The issue of safety of women during transportation is not limited to safety inside the vehicle but also depends on safe and accessible first and last mile connectivity, safe passenger facilities – bus stops / interchange and safe boarding and alighting points.

There are alternative and more effective means of providing safety

While surveillance has been the go-to measure for authorities to ensure safety, CCTV cameras alone cannot ensure safety. Women’s safety concerns stem from inadequate and unreliable intermediate transport like rickshaws and numerous empty spaces along the pathways. While, women only services including women security personnel’s presence, employment of female conductors and drivers on mass transit can help improve safety; the larger goal needs to stimulate a more dynamic urban setting that allows commercial establishments to remain open for longer thus extending the ‘active hours; of a city. This would allow a city like Delhi to rid itself of its empty spaces and make intermediate transportation feasible for the service providers as well. Such a system would create a more safer transport ecosystem for not just women but also men.

women DTC
Passengers buying ticket from a woman conductor on a DTC Bus

Exemption should be limited to women from lower income groups

There is a thin line between a foolish scheme and a genius idea, the difference of a small detail between Tughlaq and Akbar; in this particular instance that thin line has been the Delhi government’s proposal to make public transport free for ‘all’ women instead of focusing on providing it for women from ‘low income groups’.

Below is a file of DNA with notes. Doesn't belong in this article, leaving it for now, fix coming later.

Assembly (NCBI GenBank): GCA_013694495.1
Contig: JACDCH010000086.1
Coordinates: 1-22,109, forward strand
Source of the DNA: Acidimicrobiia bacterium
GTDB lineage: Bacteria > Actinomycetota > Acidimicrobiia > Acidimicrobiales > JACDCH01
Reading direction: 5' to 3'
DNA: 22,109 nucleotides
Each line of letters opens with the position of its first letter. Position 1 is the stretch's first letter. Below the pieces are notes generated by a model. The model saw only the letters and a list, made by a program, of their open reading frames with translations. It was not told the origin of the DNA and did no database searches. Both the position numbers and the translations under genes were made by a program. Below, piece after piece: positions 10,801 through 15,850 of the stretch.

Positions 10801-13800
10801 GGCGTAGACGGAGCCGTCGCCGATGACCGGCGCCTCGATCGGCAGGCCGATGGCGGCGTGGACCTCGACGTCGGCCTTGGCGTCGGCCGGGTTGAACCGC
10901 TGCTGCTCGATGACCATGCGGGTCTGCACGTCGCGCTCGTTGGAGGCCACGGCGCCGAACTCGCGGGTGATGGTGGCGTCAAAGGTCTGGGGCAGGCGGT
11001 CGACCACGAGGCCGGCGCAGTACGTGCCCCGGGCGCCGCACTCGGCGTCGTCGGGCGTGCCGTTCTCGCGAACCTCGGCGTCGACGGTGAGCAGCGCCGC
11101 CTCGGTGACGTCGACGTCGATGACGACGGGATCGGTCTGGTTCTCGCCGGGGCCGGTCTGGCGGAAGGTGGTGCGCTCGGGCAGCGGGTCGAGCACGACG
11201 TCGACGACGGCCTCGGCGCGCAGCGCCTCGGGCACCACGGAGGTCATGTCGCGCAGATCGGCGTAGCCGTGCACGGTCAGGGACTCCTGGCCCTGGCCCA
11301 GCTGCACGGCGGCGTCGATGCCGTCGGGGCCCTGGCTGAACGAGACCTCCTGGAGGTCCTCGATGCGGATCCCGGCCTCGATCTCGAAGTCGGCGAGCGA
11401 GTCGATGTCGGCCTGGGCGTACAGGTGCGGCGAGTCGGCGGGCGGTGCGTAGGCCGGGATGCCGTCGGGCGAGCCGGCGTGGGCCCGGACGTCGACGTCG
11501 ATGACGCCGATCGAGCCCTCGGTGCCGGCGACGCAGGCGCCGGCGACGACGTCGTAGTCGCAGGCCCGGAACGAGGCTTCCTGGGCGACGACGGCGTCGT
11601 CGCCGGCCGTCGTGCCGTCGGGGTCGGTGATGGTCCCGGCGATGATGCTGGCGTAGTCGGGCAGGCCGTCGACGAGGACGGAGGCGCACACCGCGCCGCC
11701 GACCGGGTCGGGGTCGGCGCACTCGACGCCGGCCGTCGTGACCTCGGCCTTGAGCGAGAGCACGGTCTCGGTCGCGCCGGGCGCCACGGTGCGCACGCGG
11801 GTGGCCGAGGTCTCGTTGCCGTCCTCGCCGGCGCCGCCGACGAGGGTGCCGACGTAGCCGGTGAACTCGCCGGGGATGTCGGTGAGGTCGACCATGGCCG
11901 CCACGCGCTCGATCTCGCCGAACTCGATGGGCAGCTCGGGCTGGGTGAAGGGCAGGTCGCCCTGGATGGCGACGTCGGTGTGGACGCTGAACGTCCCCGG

A UN report for ‘building safe and inclusive cities for women’ enumerated the difference in the pattern of usage of public transport by men and women. The report stated how women often “chain” their activities by combining multiple stops and destinations within a single, longer trip as a result of their household and caretaking responsibilities. While, a substantial amount of the working middle class in Delhi, both men and women have increasingly started using cab-hailing services like Ola and Uber; these are unaffordable to the larger working class in the city.

In a typically lower income household it is more often the women who have to undertake the responsibilities of household which results in numerous single-fare trips and consequently higher transportation costs than men in absolute as well in proportionate terms to their income.

Therefore, while the transportation cost remains the same for men and women in middle and upper class income groups, such an exemption to women in this class would not affect a change in her choice of transport that would predominantly prefer to use Ola and Uber due to the ease of use as well as relative safety.

The use of such a subsidy could only pay any substantial dividend in terms of income to women belonging to a lower income group since this is the only group on whom the subsidy would have substantial impact in terms of proportionality with her income. Women from this group would be able to use the public transport more flexibly and consequently earn more.

The AAP government should have restricted this subsidy to the lower income group rather than doling it out as a freebie at the expense of the public exchequer.